What is a RRIF?
From ages 18 to 71, all Canadians earning an income are able to save money in an Registered Retirement Savings Plan (RRSP). The amount that can be contributed is dependent on income and more details can be found here. RRSP contributions are tax-deductible, meaning that all contributions up to the individual’s contribution limit reduce taxable income. For example, if Stacey is earning $100,000 a year and she makes a $20,000 RRSP contribution, in the eyes of the CRA her taxable income is only $80,000 and her income tax bill will be lowered accordingly. Think of RRIFs as the next evolution of the RRSP.
Beyond being tax-deductible, RRSP contributions are also able to grow tax-free as they aren’t subject to tax on capital gains, dividends, or interest. The goal of an RRSP, as the name implies, is to provide a tax-efficient vehicle to encourage Canadians to save for retirement. However, the CRA eventually wants to be able to collect tax on all the funds that have accumulated in your RRSP, so by age 71 it must be converted to a RRIF (Registered Retirement Income Fund). Think of a RRIF as the butterfly that emerges from the cocoon that is an RRSP.
How RRIFs Works
All RRSP holders must convert their accounts to RRIFs by 71, but they have the option to do so sooner if they choose. The RRSP is meant for accumulating savings; the RRIF is intended to provide income. All RRIF holders are subject to a minimum annual withdrawal from their account every year depending on age:
The minimum is the above percentage multiplied by the account value as of December 31 of the previous year. So if I were to turn 75 in 2022 and my account was worth $1,000,000 as of December 31, 2021, my minimum withdrawal would be $1,000,000 x 5.98% = $59,800 (note that the age column indicates the year in which you turn that age). It’s important to remember that all investment growth (interest, dividends, and capital gains) continues to be tax-free within a RRIF.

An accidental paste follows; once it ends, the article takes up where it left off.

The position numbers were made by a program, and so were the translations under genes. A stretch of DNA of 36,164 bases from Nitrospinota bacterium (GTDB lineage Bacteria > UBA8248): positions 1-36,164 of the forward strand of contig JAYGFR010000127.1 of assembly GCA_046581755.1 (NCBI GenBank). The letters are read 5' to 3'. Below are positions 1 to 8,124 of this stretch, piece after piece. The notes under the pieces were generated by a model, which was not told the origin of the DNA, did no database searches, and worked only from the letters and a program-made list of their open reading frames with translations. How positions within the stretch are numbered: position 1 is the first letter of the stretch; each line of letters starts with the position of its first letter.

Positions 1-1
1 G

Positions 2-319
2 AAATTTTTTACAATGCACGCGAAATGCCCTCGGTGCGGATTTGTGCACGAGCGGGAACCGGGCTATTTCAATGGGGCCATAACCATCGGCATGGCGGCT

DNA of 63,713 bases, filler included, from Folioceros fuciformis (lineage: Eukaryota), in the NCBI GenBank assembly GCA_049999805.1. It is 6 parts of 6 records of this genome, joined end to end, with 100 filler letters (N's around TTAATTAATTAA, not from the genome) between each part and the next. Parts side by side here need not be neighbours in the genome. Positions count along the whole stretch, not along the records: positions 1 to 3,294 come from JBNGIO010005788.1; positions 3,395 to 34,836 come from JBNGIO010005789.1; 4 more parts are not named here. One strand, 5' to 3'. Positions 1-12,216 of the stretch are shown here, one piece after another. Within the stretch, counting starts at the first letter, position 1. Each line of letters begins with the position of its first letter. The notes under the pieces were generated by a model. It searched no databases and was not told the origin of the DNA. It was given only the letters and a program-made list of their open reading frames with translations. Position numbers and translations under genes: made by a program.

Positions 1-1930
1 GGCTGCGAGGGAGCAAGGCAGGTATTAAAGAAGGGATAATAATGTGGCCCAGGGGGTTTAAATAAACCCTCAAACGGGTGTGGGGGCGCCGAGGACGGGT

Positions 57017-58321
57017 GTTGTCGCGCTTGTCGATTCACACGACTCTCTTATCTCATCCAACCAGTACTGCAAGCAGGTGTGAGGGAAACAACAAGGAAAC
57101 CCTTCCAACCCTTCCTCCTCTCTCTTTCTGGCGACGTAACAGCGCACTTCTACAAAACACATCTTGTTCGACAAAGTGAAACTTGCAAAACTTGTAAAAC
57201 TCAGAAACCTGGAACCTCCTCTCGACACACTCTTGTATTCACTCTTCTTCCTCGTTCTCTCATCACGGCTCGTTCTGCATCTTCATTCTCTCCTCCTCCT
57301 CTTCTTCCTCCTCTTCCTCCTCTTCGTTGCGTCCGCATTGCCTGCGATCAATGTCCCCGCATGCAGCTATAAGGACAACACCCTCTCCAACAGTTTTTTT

Why do I have to Take Out Money?
The government wants to make up for all of those income tax deductions that you got from contributing to your RRSP. Just like contributions to an RRSP are tax-deductible, withdrawals from a RRIF (or RRSP) are taxed as ordinary income. If you take $20,000 from your RRIF, that money will be taxed just as if you had earned it working at a job.
Further, RRSPs and RRIFs are deemed to be deregistered when the account holder dies. This means that from the perspective of the CRA, the account is collapsed on the day that the account holder dies and the entire balance is taxed as income. If an individual with a $200,000 RRIF and no other income were to die, then the entire balance of the RRIF would be taxed as ordinary income in the year of her passing. The only exception is when the account holder has a surviving spouse; in this case, the account will be transferred to the surviving spouse in-kind. Given these significant tax implications, it may make sense to increase RRIF withdrawals above the minimum in order to reduce the income tax burden on the estate.
Are RRIFs Worthwhile to Use?
The mechanics surrounding RRSPs and RRIFs have all sounded pretty negative so far, but they are an effective vehicle to save for and fund retirement. As noted, all investment growth within these accounts is tax-free. Since your interest, dividends, and capital gains aren’t being taxed, more money remains in your investment portfolio for compound growth. This also allows you to sell investments without having to worry about the tax impact.
RRSPs and RRIFs are tax-deferred accounts, meaning you can shift the tax burden from your prime earning years to your retirement years when your income won’t be as high. Even though withdrawals are taxed as income, shifting your earnings in this way can present significant tax savings. The top combined tax rate in Manitoba is 50.4%, so an individual contributing $20,000 to her RRSP would save $20,000 x 50.4% = $10,080 in tax. If she makes a subsequent $20,000 withdrawal from her RRIF when her marginal tax rate is 37.9%, she will pay $20,000 x 37.9% = $7,580 in tax. Just by shifting the income from her prime earning years to her retirement years, she will save $2,500 in taxes. This is before accounting for the benefits of tax-deferred growth.
RRIFs may not seem very important to young investors. Who cares about an account that you won’t have to use until you’re 71? Just remember that we will all (hopefully) get old one day and your future self will thank you for taking the time to plan for your retirement!
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